NLRB Approves UFCW’s Micro-Unit Election at Macys


National Labor Relations Board upheld United Food and Commercial Workers Union’s Macys Micro-Unit, which may undermine the union

Micro-units have arrived, and the UFCW is one of the first on board, with a small, two-department micro-unit at a Macy’s department store:

Earlier this week, in a 3-1 decision in Macy’s Inc., the NLRB applied its controversial Specialty Healthcare decision in upholding as appropriate a bargaining unit that consists of 41 employees in the cosmetics and fragrances department at a Boston-area Macy’s store, and excludes all other sales employees at the store.

The story goes on to note that these 41 employees constitute only about one-third of the Macy’s approximately 120 employees. Not only that, but the employees are from two different departments, on two different floors of the store. As the NLRB acknowledged, in the two departments, “employees worked in separate departments, reported to different supervisors, worked in separate physical spaces, and there was no significant contact between the employees.”

The UFCW’s support for micro-units may actually blow up in their faces. There are significant risks to the employees in the union, not only from experiencing a degraded level of support, but from competition from other unions:

Micro-units create unnecessary barriers and inherently sow discord between different small groups of workers and lead to different segments of the workforce negotiating against one another. It’s possible that different groups of employees could organize under the auspices of different major unions – some could join the UFCW while others may opt to join the Service Employees International Union (SEIU) for instance. And inordinate amounts of time would be taken up dealing with the different unions’ competing demands.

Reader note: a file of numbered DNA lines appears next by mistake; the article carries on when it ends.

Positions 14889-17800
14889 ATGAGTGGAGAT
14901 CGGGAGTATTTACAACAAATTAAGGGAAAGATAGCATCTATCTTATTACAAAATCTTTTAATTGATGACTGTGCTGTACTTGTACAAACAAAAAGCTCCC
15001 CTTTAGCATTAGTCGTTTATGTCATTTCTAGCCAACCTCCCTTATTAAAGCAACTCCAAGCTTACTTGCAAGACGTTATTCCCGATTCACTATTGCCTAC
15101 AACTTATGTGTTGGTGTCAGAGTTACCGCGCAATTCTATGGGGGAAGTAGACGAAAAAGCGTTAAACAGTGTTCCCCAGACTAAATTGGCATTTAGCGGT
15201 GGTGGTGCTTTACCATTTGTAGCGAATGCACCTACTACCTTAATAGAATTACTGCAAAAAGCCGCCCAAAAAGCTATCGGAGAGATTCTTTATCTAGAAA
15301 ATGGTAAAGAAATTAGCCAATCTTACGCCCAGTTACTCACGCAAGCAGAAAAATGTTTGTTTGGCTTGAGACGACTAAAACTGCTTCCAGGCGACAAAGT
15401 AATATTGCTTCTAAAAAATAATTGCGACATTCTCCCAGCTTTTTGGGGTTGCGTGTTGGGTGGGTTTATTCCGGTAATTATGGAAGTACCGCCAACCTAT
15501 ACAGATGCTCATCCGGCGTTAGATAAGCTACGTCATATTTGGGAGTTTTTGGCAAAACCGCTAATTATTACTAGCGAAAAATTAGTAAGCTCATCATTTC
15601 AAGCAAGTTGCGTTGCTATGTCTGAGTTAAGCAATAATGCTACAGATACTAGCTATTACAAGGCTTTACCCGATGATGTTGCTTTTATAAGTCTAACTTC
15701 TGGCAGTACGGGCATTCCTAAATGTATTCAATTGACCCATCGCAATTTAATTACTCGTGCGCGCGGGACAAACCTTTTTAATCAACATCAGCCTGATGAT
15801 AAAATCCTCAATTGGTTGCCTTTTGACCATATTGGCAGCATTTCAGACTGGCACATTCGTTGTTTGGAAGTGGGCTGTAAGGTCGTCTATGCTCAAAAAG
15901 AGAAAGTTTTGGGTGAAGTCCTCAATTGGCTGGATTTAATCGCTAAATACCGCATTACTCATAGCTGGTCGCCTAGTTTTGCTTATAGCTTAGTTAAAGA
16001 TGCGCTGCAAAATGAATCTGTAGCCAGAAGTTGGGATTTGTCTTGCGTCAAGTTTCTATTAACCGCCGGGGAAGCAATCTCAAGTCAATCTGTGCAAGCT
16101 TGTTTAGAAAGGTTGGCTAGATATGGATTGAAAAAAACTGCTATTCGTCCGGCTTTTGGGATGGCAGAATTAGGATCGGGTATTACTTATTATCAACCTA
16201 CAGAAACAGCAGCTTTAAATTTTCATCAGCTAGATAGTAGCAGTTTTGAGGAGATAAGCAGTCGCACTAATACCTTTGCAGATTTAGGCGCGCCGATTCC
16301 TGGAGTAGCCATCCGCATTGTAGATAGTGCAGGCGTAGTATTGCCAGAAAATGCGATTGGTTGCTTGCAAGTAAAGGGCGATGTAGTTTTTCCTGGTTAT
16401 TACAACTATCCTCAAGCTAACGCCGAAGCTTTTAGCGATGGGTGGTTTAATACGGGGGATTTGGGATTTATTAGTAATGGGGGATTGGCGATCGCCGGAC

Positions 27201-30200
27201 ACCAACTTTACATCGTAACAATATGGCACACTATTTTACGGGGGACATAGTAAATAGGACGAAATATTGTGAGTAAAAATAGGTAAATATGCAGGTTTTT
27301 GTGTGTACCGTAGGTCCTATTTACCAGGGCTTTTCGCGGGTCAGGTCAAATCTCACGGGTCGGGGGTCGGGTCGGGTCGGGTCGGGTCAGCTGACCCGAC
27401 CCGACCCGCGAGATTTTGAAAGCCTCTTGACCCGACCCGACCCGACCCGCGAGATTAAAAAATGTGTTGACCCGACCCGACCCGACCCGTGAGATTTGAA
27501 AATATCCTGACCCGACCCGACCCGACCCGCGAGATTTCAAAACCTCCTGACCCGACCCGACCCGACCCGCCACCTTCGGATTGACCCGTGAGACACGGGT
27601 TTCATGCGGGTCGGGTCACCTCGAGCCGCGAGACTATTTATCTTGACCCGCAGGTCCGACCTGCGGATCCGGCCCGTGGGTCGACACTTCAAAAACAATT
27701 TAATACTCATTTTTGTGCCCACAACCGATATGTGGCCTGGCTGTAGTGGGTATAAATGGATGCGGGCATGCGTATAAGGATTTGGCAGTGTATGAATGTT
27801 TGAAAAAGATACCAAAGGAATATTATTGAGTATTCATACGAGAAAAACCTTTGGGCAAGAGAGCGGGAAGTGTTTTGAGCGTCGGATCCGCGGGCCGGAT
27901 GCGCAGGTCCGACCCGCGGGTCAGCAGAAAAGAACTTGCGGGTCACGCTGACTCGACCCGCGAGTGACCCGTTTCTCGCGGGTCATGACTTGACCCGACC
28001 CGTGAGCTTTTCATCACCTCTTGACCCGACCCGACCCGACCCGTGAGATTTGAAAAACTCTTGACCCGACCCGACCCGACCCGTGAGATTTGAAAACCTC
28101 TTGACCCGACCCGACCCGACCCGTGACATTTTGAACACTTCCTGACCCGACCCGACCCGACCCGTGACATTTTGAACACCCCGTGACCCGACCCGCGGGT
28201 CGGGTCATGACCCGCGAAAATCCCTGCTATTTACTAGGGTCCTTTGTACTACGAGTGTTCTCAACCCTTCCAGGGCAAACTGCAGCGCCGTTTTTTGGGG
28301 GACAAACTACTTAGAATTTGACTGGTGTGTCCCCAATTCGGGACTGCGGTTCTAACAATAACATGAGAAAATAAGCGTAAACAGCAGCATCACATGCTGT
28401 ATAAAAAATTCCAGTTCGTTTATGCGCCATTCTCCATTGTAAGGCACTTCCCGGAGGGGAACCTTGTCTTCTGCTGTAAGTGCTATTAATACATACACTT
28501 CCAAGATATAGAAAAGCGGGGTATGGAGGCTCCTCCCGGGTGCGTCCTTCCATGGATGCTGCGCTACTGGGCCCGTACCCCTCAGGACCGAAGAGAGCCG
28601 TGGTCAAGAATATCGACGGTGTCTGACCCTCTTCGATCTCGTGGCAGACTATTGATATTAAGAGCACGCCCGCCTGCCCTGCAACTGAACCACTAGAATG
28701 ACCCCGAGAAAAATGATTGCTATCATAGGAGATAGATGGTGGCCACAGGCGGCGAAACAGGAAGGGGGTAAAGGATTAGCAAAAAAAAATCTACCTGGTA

Not only are micro-units a threat to the experience of employees, but it may actually threaten the position of the union itself. The NLRB’s rush to allow all kinds of smaller sized units to organize may actually undermine the very unions they intend to help. With more fractured representation and more time lost on organizing, employees may not want to stick with this model and reject unions entirely.

The UFCW may think they have the upper hand with the ability to target more employers with micro-unit elections, but they may in fact be setting themselves up for failure. Not only does the micro-unit undermine the union’s position as the best way of representing themselves to the employer, it also means other unions like the SEIU may compete with the UFCW for the same employees.

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